The presidents of the United States and Mexico said that the two nations have reached a tentative trade deal. The bilateral agreement announced on Aug. 27 would replace the trilateral North American Free Trade Agreement (NAFTA) if Canada doesn’t join in, according to a senior administration official.
President Donald Trump said that the new agreement will be called the U.S.–Mexico Trade Agreement. The president, who has called NAFTA “the worst economic deal in U.S. history,” told reporters that the old name carried too many negative connotations.
“It’s a big day for trade. It’s a big day for our country,” Trump said. “A lot of people thought we’d never get here because we all negotiate tough. We do. So does Mexico. And this is a tremendous thing.”
U.S. Trade Representative Robert Lighthizer described the tentative deal as “absolutely terrific” with its capacity to create new jobs in the United States and Mexico. The agreement includes modernized and enforceable provisions on labor requirements, intellectual property, financial services, and automobile trade that are far better than any deal in history—”by a mile, not even close,” Lighthizer said.
He said that he expected to deliver a letter to Congress, which has to approve the agreement, outlining the deal before the end of the week. Lighthizer said he expects to have the deal signed by the end of November.
Should Canada make an agreement before the letter is delivered to Congress this week, the language in the missive would outline a trilateral deal, according to a senior administration official. If Canada fails to do so, the letter will describe a bilateral agreement that is open for Canada to join.
Ninety days after the letter is delivered to Congress, the heads of government are set to sign it to finalize the deal. A senior White House official said he’s confident the agreement would receive overwhelming bilateral support, since it improves on every point of NAFTA and includes labor provisions favored by Democrats.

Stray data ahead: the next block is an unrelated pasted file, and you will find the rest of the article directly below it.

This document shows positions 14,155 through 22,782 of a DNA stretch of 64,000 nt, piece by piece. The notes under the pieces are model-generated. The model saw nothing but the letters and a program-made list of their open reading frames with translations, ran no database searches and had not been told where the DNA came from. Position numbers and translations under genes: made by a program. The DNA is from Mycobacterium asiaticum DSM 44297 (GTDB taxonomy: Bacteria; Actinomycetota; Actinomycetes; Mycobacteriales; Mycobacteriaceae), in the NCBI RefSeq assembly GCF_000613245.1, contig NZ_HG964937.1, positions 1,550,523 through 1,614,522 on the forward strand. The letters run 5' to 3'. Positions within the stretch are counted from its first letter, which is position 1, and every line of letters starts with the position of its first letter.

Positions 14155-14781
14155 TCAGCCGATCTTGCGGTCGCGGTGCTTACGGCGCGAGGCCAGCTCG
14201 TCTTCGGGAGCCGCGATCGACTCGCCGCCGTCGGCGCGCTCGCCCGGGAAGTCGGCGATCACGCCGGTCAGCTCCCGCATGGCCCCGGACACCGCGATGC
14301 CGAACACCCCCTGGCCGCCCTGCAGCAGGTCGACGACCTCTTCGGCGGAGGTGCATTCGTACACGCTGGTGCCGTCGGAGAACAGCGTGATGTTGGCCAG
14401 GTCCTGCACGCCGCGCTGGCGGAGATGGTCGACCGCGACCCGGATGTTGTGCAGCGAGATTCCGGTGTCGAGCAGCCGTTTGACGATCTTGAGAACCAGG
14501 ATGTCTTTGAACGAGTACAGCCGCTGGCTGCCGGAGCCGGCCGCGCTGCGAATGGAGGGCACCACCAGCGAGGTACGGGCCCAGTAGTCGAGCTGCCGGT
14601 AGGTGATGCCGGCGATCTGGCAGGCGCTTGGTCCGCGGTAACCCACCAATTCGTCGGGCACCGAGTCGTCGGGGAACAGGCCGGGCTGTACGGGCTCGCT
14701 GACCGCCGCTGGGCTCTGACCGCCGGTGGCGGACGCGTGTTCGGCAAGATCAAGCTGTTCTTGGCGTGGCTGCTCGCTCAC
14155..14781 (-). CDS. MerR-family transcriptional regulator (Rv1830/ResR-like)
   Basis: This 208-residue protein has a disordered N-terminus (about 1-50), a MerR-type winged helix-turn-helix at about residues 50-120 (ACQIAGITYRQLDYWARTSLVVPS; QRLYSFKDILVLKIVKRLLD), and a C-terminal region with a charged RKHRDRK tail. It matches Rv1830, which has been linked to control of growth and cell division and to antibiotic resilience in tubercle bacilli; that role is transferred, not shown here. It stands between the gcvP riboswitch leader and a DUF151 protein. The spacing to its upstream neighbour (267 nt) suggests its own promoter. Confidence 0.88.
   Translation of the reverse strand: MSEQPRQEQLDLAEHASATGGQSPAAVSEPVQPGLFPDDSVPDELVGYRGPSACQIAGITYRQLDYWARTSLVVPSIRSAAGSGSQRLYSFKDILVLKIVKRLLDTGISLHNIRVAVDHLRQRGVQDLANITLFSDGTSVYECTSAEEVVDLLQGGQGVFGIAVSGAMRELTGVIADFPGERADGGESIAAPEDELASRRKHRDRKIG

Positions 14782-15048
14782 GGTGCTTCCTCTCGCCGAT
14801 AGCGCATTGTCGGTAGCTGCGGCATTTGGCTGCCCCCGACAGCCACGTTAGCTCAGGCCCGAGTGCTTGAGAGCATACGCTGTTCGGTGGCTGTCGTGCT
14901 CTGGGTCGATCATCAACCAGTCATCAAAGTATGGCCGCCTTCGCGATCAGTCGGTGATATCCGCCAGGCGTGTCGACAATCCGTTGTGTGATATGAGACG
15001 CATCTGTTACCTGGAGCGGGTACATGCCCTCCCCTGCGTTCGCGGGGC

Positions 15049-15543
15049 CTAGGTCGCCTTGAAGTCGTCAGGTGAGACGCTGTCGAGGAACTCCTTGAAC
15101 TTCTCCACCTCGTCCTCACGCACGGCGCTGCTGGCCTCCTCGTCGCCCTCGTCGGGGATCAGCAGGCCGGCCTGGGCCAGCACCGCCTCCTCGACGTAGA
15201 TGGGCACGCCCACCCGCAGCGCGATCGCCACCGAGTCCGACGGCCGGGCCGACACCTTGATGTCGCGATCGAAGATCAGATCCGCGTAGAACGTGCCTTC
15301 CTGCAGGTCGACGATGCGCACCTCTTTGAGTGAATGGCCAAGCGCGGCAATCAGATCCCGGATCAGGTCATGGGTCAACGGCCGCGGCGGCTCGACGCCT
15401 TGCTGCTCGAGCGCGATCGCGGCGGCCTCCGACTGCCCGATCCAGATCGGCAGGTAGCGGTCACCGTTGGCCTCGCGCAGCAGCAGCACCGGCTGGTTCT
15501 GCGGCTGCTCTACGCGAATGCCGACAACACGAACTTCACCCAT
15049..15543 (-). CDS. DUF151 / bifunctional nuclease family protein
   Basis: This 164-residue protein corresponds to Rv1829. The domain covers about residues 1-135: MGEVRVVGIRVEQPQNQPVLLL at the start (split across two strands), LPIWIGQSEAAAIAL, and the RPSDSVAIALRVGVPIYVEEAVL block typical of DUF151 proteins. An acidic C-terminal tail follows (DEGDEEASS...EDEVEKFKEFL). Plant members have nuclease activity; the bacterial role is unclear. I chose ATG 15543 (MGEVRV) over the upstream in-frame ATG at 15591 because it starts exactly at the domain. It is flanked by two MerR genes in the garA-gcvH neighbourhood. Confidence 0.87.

“I think this is an extremely historic time,” Lighthizer said. “I think that we had a NAFTA agreement that had gotten seriously out of whack, that had led to large trade deficits, and that needed updating, it needed modernizing consistent with the way the economy works now.”
The deal includes a sunset clause, which was a major sticking point in negotiations, with Mexico and Canada both viewing it as a deal breaker. The U.S.–Mexico agreement will last 16 years, with a review every six years, according to a senior White House official. If the six-year review concludes that the deal should be renewed, the agreement will be extended for another 16 years. Should the review determine that a renegotiation is required, the two countries would meet every year to come to an agreement on another 16-year renewal.
The sunset clause is meant to protect investors, who look to the trade deal for stability.
The stock market reacted positively to the news of a provisional deal. The Dow Jones Industrial Average rose more than 1 percent on the announcement and NASDAQ hit another all-time high. Many companies have awaited news of a deal since the White House announced the start of talks in May last year. Negotiations have dragged, spanning seven rounds of talks, some of which included nearly 1,000 representatives from the three nations.